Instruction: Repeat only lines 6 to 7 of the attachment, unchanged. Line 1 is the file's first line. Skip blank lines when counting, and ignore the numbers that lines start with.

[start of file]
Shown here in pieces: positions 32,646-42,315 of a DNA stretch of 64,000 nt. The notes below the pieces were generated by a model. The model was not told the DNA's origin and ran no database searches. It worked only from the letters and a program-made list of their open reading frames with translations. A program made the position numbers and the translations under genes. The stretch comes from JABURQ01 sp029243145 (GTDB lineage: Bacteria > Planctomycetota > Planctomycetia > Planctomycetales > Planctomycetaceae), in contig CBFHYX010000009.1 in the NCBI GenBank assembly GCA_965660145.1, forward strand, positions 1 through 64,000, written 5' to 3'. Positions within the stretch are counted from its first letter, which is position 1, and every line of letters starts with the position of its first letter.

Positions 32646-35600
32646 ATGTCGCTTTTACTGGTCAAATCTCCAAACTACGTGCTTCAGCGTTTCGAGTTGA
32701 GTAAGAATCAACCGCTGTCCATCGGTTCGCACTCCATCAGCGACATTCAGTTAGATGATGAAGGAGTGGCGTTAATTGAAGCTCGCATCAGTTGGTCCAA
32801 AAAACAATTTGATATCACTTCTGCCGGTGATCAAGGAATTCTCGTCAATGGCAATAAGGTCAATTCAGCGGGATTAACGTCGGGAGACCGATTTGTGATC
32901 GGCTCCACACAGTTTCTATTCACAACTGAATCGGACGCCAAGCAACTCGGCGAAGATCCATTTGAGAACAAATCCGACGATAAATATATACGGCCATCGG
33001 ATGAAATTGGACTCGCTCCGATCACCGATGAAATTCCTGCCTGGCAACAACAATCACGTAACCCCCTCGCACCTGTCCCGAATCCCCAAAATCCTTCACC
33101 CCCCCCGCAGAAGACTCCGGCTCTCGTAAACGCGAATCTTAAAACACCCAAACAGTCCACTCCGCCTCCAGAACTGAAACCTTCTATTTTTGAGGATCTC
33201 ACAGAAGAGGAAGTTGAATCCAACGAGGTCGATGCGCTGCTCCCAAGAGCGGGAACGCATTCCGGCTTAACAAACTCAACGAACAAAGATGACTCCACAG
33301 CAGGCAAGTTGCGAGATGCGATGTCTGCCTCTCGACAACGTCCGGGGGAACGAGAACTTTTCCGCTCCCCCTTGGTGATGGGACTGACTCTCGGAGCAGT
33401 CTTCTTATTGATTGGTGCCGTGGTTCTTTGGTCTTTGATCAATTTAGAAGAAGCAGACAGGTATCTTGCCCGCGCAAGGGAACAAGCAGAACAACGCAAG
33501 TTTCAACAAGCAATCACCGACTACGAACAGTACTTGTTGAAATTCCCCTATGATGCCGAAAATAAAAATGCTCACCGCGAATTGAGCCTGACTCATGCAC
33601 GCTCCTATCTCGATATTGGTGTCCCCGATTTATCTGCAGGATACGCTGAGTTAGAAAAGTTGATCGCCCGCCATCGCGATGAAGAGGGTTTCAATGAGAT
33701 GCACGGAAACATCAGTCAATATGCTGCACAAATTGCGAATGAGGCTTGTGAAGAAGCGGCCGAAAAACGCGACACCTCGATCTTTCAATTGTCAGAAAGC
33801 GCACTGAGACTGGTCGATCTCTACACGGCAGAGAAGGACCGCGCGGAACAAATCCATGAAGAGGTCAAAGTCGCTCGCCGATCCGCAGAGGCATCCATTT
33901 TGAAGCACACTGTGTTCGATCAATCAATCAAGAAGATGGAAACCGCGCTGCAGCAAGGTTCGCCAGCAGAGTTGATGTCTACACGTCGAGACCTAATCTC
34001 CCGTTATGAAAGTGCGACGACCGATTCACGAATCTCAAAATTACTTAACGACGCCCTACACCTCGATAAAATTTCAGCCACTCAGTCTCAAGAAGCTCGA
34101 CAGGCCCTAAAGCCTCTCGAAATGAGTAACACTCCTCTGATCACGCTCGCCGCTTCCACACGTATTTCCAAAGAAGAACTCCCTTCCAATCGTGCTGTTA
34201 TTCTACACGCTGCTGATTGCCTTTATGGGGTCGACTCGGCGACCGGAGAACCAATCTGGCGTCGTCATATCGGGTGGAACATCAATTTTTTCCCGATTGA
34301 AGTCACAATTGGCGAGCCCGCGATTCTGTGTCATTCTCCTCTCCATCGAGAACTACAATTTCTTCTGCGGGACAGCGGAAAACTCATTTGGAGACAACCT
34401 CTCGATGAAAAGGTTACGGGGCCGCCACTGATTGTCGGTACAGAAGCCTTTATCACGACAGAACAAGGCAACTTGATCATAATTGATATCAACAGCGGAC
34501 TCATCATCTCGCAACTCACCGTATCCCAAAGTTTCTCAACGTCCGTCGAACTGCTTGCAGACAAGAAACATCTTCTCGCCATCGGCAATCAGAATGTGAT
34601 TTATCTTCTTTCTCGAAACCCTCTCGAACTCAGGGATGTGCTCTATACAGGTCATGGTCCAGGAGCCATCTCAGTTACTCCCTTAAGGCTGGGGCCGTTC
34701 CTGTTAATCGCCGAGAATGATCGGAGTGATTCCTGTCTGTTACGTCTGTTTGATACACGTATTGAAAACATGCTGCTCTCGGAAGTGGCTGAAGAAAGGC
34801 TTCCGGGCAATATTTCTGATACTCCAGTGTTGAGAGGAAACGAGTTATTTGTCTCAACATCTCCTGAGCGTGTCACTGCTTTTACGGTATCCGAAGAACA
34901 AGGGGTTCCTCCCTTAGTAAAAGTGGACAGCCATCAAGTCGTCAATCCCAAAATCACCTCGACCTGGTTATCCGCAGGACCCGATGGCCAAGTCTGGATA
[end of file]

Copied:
32901 GGCTCCACACAGTTTCTATTCACAACTGAATCGGACGCCAAGCAACTCGGCGAAGATCCATTTGAGAACAAATCCGACGATAAATATATACGGCCATCGG
33001 ATGAAATTGGACTCGCTCCGATCACCGATGAAATTCCTGCCTGGCAACAACAATCACGTAACCCCCTCGCACCTGTCCCGAATCCCCAAAATCCTTCACC